It's the nine to five, Monday through Friday dealing with the editing, the phone calls, the tech support, the day-to-day business operations, including the various unscheduled issues that pop up during the week.  Sometimes people think I'm crazy when I say this, but my relaxation time comes on the weekend when I'm out there with my camera to my eye seeing and being a part of the wonderful event taking place and unfolding before me. I get to creatively capture beauty, feelings, action, excitement and emotions for my clients.

Things you say or do to put your clients at ease in front of the camera?

This is an interesting question to ask because so many of my newest clients have been guests at previous events that they actually repeat back to me my lines. I often use the fun and light hearted “happier, happier”, “more teeth, more teeth”, or “group hug, group hug” and these lines then become their chants when they're photographing with their own point-and-shoot cameras.  It's always funny to see and hear but I do take it as a compliment that they sometimes mimic my occasional goofiness.

Seriously, it’s about positively complimenting my clients with honesty and integrity as well as a small dose of humour.

The first photographer that comes to your mind and why?
The first wedding photographer that would come to my mind would be Rocky Gunn, a photographer whose work was always the most exciting to see at any gallery showing.  I've also enjoyed the work of Philippe Halsman.  I love how he created his portraits of famous individuals together both in composition, lighting and expression.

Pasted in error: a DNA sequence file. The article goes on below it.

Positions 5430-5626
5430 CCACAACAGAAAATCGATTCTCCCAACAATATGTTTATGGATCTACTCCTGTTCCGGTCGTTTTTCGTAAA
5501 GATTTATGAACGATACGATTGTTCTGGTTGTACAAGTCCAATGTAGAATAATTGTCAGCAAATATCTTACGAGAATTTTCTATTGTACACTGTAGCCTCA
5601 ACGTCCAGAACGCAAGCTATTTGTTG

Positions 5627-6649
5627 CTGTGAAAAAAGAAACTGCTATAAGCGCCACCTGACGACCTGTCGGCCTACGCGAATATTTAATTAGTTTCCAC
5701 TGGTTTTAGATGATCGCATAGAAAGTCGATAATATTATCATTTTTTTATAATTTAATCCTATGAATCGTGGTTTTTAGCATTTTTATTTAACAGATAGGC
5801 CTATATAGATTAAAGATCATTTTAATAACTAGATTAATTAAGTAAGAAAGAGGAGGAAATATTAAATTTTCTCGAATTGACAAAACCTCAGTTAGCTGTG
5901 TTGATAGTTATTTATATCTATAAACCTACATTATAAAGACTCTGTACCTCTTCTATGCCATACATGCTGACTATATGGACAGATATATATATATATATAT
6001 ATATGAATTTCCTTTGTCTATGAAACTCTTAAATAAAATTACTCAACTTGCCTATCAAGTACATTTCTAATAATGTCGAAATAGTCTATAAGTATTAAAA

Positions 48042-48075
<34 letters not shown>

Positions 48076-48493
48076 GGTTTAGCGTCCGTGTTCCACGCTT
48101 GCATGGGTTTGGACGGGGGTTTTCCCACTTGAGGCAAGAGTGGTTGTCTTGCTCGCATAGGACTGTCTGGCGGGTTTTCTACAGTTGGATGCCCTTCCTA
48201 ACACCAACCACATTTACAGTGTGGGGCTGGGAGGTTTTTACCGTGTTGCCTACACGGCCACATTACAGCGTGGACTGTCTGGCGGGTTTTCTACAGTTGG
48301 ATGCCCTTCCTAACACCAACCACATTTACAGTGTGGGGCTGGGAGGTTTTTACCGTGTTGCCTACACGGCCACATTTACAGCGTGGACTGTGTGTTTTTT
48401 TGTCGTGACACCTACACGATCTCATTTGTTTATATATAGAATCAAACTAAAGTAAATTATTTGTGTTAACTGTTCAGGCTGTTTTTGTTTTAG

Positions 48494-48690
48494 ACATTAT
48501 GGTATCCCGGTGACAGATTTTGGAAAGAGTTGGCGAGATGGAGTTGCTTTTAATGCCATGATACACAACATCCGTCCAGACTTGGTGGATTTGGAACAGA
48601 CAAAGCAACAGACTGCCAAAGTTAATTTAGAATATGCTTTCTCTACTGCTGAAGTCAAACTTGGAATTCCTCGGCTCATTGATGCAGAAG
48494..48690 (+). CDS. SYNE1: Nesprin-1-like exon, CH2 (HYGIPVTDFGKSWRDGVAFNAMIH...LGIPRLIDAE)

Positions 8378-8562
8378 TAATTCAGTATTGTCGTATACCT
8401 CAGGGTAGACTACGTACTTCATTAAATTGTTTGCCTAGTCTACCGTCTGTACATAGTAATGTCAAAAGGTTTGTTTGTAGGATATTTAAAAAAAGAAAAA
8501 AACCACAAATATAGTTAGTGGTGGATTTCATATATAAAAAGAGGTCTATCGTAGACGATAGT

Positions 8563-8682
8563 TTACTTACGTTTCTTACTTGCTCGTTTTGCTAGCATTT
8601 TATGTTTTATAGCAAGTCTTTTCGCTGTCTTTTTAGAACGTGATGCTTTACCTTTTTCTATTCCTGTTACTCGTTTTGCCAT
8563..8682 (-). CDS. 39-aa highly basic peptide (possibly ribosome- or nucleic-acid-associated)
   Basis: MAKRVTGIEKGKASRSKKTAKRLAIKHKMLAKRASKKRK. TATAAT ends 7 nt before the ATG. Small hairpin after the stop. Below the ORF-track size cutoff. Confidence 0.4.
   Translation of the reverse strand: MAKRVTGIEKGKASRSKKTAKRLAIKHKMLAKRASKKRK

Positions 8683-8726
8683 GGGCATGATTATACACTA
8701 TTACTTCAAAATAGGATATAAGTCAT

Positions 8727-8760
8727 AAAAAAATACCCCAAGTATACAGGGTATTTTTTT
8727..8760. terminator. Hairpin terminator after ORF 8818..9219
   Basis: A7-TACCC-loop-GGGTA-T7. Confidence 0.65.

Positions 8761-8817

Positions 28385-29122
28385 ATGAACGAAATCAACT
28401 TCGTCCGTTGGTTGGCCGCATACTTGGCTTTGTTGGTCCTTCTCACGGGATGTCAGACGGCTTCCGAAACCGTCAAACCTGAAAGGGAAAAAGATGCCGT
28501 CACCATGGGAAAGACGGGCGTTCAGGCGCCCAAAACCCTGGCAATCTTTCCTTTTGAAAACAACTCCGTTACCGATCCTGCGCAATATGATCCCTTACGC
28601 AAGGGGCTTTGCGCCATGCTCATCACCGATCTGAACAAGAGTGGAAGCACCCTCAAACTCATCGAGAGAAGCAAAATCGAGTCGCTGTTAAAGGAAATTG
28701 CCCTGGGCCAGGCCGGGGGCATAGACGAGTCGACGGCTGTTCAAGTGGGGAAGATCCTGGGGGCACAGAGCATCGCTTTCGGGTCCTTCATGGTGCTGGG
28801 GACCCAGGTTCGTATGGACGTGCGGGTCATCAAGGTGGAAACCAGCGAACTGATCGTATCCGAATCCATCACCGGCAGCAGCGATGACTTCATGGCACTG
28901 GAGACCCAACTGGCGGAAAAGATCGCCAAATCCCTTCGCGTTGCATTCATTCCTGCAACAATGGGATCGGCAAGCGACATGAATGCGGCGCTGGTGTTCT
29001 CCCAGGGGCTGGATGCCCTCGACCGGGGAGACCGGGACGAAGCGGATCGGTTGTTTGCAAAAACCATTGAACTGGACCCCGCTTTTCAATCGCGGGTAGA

A wedding photographer who inspires you?
I really can't name any one wedding photographer that inspires me.  I think there are so many great photographers out there that are bringing so much to the mix that would be great if we could take a little bit from each one of them and create the perfect wedding coverage.  I mentioned Michael Colon, David Jay, and Jerry Ghionis who have really made their mark on our profession in recent years.  There are so many others unnamed but are still out there on the Internet that I find inspirational as well.  If you want to be inspired by wedding photography just go to www.Flickr.com and search on “inspirational wedding photography” and you will be pleasantly surprised and inspired by the results you find.

The last workshop or seminar you attended and why?
It was just a few months ago that my wife LaDawn and I made the trip about two hours from home to hear David Jay speak.  He was quite inspirational.  The next day we attended a program by the very successful family and portrait photographer Sandy Puc.  They both had national lecture tours going at the time and they happened to be at the same city on concurrent days.

I think it's vitally important that we take advantage of these resources in our profession and continue to attend conventions and programs. Professional organizations as well as national speakers offer a wonderful opportunity for the photographer just beginning as well as the seasoned professional to continue ones education. There is always something valuable to learn, some titbit of knowledge, some inspiration that allows me to adapt to my own style of photography or business practices.